View Single Post
Old 03-16-2013, 06:33 AM   #11
Uncle Scotty
*** Banned ***
Member#: 16200
Join Date: Mar 2002
OK buy Nates beans


Originally Posted by View Post
Just guessing, but helical diff's will act as open diff's if one wheel has no traction. So if you drive a lot in very slick or low grip solutions, a clutch type LSD would offer more grip in those conditions. However, IMO they do not work well on the street or in high grip conditions.

I have been using a Modena front TBD for a couple years now and love it on the track. And I think it does fine in the snow (just drove in this morning in about 1" of slush as a matter of fact...) And it would be very similar the the Quaife FWIW.

One other thing to consider as you are looking at a higher Hp build is that if you have enough power to break the front inside wheel lose in a corner, then the TBD may not be ideal as again in that situation, the helical diff will act as an open diff.. At about 400 whp you are going to be on the fringe of where you might need the front LSD. But if you are using big sticky tires, you may be fine with the TBD.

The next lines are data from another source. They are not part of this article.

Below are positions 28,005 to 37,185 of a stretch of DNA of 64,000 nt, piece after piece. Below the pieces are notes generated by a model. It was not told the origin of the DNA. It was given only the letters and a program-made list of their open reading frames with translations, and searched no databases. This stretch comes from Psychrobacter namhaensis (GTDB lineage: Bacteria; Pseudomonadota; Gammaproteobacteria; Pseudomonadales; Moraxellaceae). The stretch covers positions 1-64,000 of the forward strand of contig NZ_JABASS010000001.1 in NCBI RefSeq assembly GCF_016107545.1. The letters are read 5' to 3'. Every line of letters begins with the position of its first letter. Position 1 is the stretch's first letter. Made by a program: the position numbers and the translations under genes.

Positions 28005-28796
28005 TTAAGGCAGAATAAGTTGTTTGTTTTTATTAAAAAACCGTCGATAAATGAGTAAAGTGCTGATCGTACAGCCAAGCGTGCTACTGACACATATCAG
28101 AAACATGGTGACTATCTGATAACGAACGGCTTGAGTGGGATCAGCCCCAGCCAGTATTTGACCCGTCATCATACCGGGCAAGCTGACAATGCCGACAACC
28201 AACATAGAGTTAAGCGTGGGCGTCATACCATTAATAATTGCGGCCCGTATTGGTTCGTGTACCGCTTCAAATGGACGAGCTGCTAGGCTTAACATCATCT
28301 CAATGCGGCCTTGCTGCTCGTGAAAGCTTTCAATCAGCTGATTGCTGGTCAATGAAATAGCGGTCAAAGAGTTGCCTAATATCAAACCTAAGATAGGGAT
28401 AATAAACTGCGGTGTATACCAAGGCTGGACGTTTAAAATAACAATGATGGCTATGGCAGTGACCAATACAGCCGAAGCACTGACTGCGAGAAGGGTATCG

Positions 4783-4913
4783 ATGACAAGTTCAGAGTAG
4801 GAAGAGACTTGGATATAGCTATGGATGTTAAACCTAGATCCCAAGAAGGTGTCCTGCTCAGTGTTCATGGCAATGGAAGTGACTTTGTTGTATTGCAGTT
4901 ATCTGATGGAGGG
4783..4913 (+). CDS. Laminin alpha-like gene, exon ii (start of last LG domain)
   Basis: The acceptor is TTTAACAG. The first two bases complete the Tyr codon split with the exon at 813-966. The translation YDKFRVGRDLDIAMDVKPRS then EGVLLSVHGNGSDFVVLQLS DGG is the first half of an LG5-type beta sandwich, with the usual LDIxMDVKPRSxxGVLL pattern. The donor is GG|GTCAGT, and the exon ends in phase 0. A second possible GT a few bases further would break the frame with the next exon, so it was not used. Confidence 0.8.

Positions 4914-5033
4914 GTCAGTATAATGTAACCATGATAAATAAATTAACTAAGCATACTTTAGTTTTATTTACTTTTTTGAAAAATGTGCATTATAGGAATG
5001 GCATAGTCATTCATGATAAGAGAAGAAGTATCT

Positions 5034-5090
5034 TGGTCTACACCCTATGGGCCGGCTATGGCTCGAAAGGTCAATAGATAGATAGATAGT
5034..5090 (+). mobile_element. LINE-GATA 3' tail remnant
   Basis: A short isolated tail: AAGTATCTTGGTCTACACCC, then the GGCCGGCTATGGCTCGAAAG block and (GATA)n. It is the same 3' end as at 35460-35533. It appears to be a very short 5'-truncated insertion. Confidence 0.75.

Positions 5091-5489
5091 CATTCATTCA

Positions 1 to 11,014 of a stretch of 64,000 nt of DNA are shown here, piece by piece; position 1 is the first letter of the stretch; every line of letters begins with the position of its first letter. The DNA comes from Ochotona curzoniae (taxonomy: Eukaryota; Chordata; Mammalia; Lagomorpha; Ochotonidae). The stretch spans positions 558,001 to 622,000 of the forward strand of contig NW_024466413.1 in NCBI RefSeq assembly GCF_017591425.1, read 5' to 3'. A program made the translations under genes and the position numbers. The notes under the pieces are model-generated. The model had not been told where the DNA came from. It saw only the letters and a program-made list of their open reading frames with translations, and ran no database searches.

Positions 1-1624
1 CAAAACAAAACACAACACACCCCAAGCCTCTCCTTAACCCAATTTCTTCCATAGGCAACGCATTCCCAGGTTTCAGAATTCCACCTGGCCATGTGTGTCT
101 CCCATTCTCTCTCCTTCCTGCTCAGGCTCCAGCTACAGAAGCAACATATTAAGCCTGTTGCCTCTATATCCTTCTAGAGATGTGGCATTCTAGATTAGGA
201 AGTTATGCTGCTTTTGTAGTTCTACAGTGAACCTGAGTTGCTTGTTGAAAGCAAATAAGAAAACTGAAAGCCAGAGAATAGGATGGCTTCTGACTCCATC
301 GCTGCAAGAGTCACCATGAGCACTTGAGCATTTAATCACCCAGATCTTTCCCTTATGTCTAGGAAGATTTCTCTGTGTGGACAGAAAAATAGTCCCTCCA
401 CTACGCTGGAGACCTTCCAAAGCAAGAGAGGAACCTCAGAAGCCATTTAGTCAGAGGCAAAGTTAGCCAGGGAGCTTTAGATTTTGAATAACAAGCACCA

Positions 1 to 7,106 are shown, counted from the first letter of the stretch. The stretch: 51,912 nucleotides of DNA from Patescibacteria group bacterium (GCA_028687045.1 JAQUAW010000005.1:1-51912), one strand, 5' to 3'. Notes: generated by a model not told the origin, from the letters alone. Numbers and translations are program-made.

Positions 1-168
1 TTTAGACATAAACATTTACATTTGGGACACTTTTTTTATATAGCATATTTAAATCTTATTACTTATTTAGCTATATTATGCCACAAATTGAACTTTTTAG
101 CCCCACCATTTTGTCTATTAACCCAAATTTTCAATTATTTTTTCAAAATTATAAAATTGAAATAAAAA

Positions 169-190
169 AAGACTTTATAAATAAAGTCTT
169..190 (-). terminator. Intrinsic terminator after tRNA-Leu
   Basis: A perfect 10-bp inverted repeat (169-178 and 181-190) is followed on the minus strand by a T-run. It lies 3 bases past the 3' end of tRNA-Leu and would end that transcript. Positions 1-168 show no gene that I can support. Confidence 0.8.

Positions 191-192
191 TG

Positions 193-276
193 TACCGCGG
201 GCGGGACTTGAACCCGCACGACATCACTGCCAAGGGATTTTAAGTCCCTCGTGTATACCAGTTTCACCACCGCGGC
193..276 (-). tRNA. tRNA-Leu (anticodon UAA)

Also FWIW, if you do decide to run a front LSD, you will have to change your driving style a bit, as that will tend to make the car understeer if you don't change your input to compensate.

Good luck with your build.
Originally Posted by Storm View Post
I didn't like the hunting feeling through the steering wheel on ice and low-low grip situations. It wasn't just the Quaife that exibited this, the OBX diff does it too. As mentioned above, Very slick conditions or wheel in the air situations allow a helical diff to act as an open diff. On tarmac though, when you turn into the corner and apply power again, the front end pulls for the apex, instead of pushing out. You are able to get on the throttle much sooner, and increase your exit speed substantially.

For your power levels, you'd still be fine with the Quaife. It's made from very good materials. You will want to take advantage of the rear grip though, as that much power will likely spin both front wheels exiting low speed corners. A DCCD will exponentially transform the car and tie the front and rear diff setup together beautifully.


thank you both for your input on this......i do appreciate it
* Registered users of the site do not see these ads.
Uncle Scotty is offline   Reply With Quote